Friday, June 21, 2013

Hialeah Park and Race Track Fantasy

So let’s say somebody who can decide it decides that no part of Hialeah Park should be redeveloped as anything other than the home of Hialeah Race Track. Hialeah Park is part of Greater Miami. And Greater Miami is the Gringo Capital of Latin America. Well, it would be the Gringo Capital if it were not for the fact that a great part of the population is not Gringo. We’ll call it the North American Capital of Latin America.

And let’s say that somebody who decides such things decides that the developed area surrounding Hialeah Park is going to be redeveloped into something. And let’s say that something is an equine theme park, featuring sophisticated, cosmpolitan shops with a horsey thread running through; and upscale housing for the horsey set to hang out while acting horsey in Greater Miami, the North American capital of Latin America (Sorry, Mexico. This fantasy will not work if we make you the capital).

And let’s say that a ton of thoroughbred race horse breeders from throughout the hemisphere put up a minimum of US $500,000 each to invest in the project of the Hialeah horsey theme park through the EB-5 visa program, and they all get permanent resident visas so they can live here more than half of the year as permanent residents while they watch their horses train at Hialeah Park and race at Hialeah Park.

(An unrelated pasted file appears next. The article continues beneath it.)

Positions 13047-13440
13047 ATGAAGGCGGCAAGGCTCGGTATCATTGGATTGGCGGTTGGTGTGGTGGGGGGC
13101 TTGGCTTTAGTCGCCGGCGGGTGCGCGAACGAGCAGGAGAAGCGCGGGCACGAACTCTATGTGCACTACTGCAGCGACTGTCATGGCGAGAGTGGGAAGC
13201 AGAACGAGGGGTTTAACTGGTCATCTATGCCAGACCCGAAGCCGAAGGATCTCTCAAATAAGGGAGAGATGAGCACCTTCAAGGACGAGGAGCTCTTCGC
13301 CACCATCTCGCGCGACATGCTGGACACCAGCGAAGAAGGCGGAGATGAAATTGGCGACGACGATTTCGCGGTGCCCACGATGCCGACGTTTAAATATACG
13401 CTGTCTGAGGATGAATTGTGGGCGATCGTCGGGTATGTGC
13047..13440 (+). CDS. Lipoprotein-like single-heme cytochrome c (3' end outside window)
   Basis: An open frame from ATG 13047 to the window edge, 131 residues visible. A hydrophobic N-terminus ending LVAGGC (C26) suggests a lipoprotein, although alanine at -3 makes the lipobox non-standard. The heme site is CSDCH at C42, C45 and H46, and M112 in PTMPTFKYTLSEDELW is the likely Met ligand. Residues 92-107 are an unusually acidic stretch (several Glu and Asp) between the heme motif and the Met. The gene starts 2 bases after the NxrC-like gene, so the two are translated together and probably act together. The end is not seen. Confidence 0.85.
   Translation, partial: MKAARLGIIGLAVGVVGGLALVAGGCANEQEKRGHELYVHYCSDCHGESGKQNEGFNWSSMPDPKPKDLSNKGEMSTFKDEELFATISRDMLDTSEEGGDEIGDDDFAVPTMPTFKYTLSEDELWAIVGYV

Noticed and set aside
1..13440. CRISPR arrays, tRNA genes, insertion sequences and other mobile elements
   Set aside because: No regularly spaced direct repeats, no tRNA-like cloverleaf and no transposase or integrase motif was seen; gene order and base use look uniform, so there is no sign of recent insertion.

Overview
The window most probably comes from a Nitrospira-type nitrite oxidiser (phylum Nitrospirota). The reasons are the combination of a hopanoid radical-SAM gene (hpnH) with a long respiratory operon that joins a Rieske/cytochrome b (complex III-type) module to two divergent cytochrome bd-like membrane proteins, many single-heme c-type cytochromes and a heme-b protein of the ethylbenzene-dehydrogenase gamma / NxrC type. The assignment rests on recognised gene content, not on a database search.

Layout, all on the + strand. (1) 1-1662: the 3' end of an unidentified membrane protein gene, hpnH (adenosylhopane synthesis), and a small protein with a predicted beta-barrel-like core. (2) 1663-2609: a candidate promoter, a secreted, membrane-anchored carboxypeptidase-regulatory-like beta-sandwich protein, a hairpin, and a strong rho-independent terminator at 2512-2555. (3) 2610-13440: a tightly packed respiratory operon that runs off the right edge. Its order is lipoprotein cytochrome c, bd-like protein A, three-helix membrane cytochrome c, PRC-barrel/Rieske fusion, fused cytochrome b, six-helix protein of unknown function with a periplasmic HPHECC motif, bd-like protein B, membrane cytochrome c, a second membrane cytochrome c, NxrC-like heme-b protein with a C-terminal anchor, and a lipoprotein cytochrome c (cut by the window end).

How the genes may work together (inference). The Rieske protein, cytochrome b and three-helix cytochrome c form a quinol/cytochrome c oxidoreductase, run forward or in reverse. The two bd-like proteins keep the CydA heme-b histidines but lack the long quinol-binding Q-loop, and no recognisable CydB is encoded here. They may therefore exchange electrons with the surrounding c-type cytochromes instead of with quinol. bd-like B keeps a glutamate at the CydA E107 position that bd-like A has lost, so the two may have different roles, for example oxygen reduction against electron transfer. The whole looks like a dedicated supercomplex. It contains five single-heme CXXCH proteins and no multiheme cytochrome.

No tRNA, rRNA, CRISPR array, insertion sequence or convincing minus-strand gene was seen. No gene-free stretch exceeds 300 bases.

And let’s say that stakes races are run on the Hialeah Race Track, with horses participating from all over the hemisphere, and rich people who like to hob nob with rich people mingle with rich horsey people, and the whole thing becomes a magnet that attracts birds of a feather from all over the world, people who really don’t care that much about South Beach but enjoy the aroma of a sweaty horse and whatever else goes with it. And Hialeah and the surrounding area are transformed. And the Florida thoroughbred industry has Ocala as its northern base and Hialeah as it s southern base, and north and south find ways to energize and nurture each other.

And in the playgrounds of public parks and on school campuses, little kids learn how to play horseshoes and the small kids who stay small grow up to become jockeys.

There is a hard reality looming over the fantasy: bringing in those horses to the U.S. will require clearance from the USDA. We’ll talk about that in a future blog.

Mount up, Ladies and Dudes.
Gary D. Malfeld

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